Explosively urgent


Specially developed by Ferrari, the Alfa Romeo Giulia Quadrifoglio’s prodigious 2.9-litre twin-turbocharged direct-injection V6 engine is positioned far back in the engine bay and drives the rear wheels for near-perfect front-to-rear weighting balance. 

Growling, snarling and willing to rev to 7,400rpm, it develops a potent 503BHP at 6,500rpm and a muscular 443lb/ft torque over a broad, accessible and versatile 2,500-5,500rpm rev band. Supercar swift, the 1,580kg Giulia Quadrifoglio puts power effectively down through its rear wheels and rockets through 0-100km/h in just 3.9 seconds and onto a 307km/h top speed, while returning restrained 8.2l/100km combined cycle fuel efficiency.

With its twin IHI single-scroll turbos positioned between cylinder banks for short gas flow paths, the Giulia Quadrifoglio is responsive from standstill, and is versatile and eager in mid-range, and explosively urgent at the top end as it races seamlessly towards its rev limit.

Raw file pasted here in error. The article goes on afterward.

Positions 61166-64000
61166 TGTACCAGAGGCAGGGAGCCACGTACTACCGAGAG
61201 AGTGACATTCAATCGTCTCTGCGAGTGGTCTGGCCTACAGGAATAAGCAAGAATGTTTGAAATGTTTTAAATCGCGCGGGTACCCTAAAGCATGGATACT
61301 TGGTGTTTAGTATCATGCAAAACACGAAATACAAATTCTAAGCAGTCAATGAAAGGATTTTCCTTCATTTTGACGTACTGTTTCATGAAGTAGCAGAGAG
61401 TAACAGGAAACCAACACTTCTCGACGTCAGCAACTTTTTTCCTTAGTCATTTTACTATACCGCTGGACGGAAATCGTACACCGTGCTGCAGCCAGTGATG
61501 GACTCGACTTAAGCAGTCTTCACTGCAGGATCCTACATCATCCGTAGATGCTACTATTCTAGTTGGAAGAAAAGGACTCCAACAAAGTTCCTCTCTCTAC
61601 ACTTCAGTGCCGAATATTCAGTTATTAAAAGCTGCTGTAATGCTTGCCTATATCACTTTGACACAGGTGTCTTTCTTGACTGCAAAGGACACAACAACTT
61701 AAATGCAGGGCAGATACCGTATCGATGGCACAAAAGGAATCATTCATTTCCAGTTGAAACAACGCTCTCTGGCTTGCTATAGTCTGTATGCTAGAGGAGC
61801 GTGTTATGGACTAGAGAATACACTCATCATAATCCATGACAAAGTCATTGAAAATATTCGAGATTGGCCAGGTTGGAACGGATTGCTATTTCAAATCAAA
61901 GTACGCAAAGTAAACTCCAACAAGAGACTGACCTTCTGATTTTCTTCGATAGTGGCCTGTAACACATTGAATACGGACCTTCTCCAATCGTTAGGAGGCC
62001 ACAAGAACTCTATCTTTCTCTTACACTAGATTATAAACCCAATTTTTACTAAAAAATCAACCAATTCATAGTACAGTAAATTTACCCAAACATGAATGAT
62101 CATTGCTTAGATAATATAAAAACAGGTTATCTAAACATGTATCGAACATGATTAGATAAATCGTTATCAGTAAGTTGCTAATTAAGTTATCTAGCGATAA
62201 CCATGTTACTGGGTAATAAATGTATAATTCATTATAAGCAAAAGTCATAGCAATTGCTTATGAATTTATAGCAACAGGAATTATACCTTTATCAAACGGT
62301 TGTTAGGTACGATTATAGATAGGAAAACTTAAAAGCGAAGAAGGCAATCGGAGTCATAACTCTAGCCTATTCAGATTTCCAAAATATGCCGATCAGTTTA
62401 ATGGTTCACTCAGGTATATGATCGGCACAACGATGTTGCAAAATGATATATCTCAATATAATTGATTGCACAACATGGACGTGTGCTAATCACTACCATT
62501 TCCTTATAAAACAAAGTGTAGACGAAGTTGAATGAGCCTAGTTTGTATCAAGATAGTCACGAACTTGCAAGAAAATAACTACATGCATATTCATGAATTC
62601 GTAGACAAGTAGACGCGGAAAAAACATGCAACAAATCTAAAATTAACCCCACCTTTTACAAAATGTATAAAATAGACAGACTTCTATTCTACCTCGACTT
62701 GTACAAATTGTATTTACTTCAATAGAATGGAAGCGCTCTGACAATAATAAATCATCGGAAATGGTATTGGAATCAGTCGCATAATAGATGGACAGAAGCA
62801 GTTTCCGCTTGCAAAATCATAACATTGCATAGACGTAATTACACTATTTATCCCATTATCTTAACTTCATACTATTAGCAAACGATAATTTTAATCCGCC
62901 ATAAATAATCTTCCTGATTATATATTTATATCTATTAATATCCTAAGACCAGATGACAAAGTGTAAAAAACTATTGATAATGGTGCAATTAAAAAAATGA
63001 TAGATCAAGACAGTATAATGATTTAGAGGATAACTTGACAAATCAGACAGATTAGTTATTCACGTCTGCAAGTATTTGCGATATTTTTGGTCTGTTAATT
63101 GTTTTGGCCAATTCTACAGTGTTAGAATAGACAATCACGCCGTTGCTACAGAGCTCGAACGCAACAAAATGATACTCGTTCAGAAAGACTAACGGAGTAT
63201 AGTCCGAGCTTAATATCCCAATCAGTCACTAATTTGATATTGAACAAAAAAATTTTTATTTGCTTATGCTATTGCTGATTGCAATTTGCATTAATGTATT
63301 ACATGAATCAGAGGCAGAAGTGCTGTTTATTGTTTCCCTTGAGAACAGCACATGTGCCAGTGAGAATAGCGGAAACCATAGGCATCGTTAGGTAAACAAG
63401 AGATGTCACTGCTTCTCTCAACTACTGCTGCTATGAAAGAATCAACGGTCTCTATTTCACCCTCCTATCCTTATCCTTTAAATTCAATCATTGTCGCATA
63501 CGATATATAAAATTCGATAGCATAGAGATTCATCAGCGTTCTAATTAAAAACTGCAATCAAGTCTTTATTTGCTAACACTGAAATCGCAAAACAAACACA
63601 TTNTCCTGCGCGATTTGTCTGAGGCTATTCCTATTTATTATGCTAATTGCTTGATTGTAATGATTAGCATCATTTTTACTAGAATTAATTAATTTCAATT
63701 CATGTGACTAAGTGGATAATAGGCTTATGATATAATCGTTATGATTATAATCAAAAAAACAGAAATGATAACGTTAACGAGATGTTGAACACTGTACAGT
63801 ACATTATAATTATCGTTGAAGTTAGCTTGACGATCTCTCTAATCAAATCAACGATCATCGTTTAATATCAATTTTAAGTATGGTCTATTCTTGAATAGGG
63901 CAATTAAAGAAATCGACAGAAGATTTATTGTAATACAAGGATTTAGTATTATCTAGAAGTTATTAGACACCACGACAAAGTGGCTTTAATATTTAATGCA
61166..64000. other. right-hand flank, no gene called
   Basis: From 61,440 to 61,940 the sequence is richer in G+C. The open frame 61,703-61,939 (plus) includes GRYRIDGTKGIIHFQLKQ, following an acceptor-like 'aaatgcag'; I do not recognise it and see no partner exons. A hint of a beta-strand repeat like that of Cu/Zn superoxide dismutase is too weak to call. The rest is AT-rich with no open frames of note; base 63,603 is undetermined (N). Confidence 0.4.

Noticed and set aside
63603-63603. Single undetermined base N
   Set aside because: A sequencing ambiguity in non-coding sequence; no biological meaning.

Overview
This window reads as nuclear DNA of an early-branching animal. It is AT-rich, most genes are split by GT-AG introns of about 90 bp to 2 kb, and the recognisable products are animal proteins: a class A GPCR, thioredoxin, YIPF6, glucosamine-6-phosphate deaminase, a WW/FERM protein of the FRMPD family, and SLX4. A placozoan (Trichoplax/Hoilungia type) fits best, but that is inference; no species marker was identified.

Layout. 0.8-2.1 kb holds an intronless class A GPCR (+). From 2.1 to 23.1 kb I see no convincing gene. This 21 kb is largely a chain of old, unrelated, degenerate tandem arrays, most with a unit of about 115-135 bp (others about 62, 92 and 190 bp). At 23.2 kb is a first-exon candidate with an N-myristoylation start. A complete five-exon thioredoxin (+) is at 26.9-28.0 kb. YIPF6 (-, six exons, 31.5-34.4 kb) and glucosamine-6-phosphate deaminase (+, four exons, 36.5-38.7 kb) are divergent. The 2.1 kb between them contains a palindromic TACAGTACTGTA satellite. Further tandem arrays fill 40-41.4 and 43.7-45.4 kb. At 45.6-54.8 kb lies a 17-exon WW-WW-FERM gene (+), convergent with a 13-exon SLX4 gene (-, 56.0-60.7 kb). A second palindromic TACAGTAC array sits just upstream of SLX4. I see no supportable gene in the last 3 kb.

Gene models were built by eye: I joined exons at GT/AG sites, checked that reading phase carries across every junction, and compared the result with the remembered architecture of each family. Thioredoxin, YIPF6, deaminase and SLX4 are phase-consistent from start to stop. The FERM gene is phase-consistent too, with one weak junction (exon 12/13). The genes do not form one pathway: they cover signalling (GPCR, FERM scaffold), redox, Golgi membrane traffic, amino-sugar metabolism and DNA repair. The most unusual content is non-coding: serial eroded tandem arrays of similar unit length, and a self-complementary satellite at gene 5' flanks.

Virtually lag free and with great throttle response, the Quadrifoglio’s engine is consistent and progressive in delivery, and is also quick to wind down on lift-off, considering its high-boost state of tune. Driving rear wheels through either a 6-speed manual or 8-speed automatic gearbox, as tested, the Quadrifoglio delivers satisfyingly succinct bolt-action rifle-like shifts.


Intuitive ability 


Balanced through corners and buttoned down at speed, the Giulia Quadrifoglio’s handling character is both intuitive and seemingly adjustable, and at the same time reassuring, grippy and precise. With low short front overhang and eager steering it turns in tidy and crisp with eager agility and a high resistance to understeer. 

Light and exact with good weighting, resistance and road feel for its segment, the Quadrifoglio's steering, along with its chassis’ agility and settled stability allow one to weave through obstacles at speed with unperturbed fluency and a sense of delicacy not often found in modern high-performance cars.